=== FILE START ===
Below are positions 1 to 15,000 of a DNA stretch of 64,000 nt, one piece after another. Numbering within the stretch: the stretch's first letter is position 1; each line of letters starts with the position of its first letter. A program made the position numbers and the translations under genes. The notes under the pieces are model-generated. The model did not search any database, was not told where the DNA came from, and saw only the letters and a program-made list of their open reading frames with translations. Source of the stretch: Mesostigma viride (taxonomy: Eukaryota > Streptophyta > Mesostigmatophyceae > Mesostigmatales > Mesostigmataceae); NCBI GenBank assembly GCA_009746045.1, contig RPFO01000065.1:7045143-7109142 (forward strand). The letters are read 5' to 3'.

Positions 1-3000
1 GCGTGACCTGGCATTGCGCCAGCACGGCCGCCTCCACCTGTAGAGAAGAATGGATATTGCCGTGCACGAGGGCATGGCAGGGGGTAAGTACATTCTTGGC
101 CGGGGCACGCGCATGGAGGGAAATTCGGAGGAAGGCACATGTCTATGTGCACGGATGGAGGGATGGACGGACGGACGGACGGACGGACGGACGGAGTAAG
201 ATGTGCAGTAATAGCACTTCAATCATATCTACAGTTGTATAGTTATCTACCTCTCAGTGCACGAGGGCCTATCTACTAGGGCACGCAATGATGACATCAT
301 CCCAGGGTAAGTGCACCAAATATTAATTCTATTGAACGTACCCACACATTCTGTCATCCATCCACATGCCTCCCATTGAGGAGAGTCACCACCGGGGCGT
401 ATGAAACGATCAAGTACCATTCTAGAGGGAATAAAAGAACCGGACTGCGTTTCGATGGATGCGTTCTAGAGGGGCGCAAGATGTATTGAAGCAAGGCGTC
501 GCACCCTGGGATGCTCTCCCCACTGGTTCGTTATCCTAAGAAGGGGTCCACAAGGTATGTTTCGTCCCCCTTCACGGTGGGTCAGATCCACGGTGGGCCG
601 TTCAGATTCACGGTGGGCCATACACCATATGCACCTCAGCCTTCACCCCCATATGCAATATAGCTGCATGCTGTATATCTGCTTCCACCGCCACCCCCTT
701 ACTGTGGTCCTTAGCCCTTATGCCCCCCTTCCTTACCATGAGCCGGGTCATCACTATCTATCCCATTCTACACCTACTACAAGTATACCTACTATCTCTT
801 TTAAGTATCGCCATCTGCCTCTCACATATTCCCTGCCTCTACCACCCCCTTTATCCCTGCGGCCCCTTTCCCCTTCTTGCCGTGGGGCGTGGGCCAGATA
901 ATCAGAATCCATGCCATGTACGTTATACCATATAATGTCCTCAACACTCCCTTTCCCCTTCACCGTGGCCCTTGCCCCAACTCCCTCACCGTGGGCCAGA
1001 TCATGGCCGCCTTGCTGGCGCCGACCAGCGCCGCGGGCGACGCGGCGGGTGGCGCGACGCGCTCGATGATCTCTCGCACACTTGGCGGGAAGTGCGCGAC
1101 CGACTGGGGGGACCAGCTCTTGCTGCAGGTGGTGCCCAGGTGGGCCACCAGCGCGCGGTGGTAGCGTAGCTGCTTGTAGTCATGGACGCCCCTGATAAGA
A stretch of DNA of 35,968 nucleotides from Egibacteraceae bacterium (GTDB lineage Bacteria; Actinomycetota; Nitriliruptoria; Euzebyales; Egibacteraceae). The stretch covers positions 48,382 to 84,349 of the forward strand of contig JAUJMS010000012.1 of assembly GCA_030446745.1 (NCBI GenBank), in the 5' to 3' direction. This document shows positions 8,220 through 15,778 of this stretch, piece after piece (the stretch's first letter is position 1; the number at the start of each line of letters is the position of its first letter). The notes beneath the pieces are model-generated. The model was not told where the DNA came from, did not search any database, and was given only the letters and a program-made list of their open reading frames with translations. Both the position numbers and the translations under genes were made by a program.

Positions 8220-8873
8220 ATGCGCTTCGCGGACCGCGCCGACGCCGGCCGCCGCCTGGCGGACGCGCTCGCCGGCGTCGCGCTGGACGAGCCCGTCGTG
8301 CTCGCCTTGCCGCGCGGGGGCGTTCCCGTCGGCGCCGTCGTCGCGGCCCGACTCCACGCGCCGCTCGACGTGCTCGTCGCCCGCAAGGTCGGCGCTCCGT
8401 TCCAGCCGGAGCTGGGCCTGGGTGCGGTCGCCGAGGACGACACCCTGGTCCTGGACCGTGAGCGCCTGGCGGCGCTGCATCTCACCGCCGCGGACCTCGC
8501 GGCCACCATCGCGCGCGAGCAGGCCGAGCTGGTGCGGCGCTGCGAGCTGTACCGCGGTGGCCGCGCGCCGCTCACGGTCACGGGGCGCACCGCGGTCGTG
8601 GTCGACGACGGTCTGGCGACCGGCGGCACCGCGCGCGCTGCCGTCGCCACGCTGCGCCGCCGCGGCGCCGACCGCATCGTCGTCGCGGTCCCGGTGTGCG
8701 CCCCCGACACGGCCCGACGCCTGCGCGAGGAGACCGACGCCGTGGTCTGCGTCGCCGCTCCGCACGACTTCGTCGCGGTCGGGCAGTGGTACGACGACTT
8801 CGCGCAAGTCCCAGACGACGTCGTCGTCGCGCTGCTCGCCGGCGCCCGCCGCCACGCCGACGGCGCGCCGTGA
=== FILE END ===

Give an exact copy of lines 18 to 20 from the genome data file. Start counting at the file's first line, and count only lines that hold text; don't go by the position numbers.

8301 CTCGCCTTGCCGCGCGGGGGCGTTCCCGTCGGCGCCGTCGTCGCGGCCCGACTCCACGCGCCGCTCGACGTGCTCGTCGCCCGCAAGGTCGGCGCTCCGT
8401 TCCAGCCGGAGCTGGGCCTGGGTGCGGTCGCCGAGGACGACACCCTGGTCCTGGACCGTGAGCGCCTGGCGGCGCTGCATCTCACCGCCGCGGACCTCGC
8501 GGCCACCATCGCGCGCGAGCAGGCCGAGCTGGTGCGGCGCTGCGAGCTGTACCGCGGTGGCCGCGCGCCGCTCACGGTCACGGGGCGCACCGCGGTCGTG